The relatively low level of antisemitism in South Africa compared with elsewhere in the world is something we are grateful for. That being said, hostile acts aimed at Jews solely on the basis of their being Jewish still regularly occur. Sometimes, these take place in the context of a dispute, in which the non-Jewish party makes gratuitous and offensive references to the other’s Jewishness. At others, it manifests as unprovoked acts aimed at denigrating the Jewish community, such as hate mail and graffiti. Some actions, while not explicitly antisemitic, are nevertheless offensive to Jews, and would include any public demonstration expressing support for Nazism.
It is part of the core mandate of the SAJBD to counter-act all acts of this nature. To this end, we have adopted a zero-tolerance policy in which every action that we become aware of that we deem to have even an element of anti-Jewish prejudice is taken up and pursued to whatever extent is necessary in order to achieve a satisfactory resolution. In recent weeks, we have taken up a number of cases of antisemitic or generally offensive behaviour, and I am pleased to report that all have had a satisfactory outcome. Several other cases of a more complex and far-reaching nature are still in the process of being dealt with, and will be reported on in due course. What I would like to stress that it is not necessary to remain passive in the face of antisemitism. Such prejudice is not acceptable in our society and there are remedies for it that the SAJBD will not hesitate to enforce if required. I therefore urge anyone who has a grievance in this regard to contact our offices (011 645 2521/ email@example.com).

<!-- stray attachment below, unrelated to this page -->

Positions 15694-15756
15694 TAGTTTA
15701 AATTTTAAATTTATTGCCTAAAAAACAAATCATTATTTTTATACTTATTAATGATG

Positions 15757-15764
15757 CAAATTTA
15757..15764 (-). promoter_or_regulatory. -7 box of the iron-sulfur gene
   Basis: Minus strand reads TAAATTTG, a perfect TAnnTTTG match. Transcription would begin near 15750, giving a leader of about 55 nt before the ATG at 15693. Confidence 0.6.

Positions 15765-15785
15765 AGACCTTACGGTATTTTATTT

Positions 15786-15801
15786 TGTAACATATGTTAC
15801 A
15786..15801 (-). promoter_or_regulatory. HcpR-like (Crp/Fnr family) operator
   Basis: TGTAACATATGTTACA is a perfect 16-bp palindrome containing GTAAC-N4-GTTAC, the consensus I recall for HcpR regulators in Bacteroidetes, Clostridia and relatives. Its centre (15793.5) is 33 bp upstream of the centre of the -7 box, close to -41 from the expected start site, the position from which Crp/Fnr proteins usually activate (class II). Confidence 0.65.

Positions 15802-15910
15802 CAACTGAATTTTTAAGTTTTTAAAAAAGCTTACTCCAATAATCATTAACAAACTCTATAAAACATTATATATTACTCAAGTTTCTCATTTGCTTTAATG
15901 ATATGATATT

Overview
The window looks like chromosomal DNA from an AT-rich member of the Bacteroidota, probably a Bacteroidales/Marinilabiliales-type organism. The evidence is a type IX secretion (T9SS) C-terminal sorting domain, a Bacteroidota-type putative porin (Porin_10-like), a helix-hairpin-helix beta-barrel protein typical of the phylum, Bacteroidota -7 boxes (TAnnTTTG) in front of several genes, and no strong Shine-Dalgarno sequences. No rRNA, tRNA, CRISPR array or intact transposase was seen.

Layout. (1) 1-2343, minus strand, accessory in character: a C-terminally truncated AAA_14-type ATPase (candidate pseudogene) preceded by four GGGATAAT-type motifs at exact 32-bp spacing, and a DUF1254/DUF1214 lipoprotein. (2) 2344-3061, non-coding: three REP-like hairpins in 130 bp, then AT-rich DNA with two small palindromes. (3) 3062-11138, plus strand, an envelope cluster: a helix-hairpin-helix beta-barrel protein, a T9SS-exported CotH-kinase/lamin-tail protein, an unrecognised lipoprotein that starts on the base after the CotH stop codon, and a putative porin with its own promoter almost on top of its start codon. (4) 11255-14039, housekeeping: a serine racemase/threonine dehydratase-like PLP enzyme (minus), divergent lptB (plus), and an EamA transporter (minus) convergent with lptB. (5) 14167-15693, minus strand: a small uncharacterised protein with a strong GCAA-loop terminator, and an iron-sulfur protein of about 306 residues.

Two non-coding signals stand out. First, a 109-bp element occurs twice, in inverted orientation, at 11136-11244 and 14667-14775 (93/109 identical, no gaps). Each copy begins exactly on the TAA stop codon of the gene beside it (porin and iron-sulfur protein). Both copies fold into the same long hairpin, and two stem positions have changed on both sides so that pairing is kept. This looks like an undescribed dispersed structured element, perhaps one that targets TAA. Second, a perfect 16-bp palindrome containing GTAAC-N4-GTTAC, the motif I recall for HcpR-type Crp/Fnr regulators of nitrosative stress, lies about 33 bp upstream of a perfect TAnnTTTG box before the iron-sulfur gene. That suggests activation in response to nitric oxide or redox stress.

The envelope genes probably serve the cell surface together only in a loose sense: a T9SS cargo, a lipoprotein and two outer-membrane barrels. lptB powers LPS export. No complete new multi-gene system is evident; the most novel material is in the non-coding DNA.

Taking part in the broader national discourse
I congratulate our Cape Council on the very successful public debate they recently hosted on the topic “Should Employment Equity have a sunset clause?” This was part of its broader strategy of actively involving itself and the Jewish community in nation building initiatives and debates. Panellists included the Western Cape representatives of the ANC and DA youth leagues and representatives of the Cape Town Chamber of Commerce and Black Management Forum. Over 200 people attended the debate, which lasted for well over two hours. Pictures and a podcast of the debate can be found on the Cape Council’s website (www.capebod.org.za).
University Exams on Shavuot and Shabbat
We have again been able to resolve a number of cases of exams set on Yom Tov and Shabbat, this time at UNISA and UJ. Once again, we worked closely with these universities to find a workable solution, and I thank to them for their cooperation in making alternative arrangements possible. Once again, I urge any students who are faced with this problem to make us aware of it as timeously as possible so that we can take it up on their behalf.
Listen to “Jewish Board Talk” every Tuesday evening on 101.9 Chai FM with Steven Gruzd from 20h00-21h00, repeated Sundays 11h00-12h00. On Tuesday 12 June, Steve plans to chat to Chief Rabbi Warren Goldstein about the Sinai Indaba, Lynne Raphaely about the Union of Jewish Women, and historian Lauren Segal about the significance of 16 June. Also streaming on www.chaifm.com
This Above Board column first appeared in the SA Jewish Report on 8 June 2012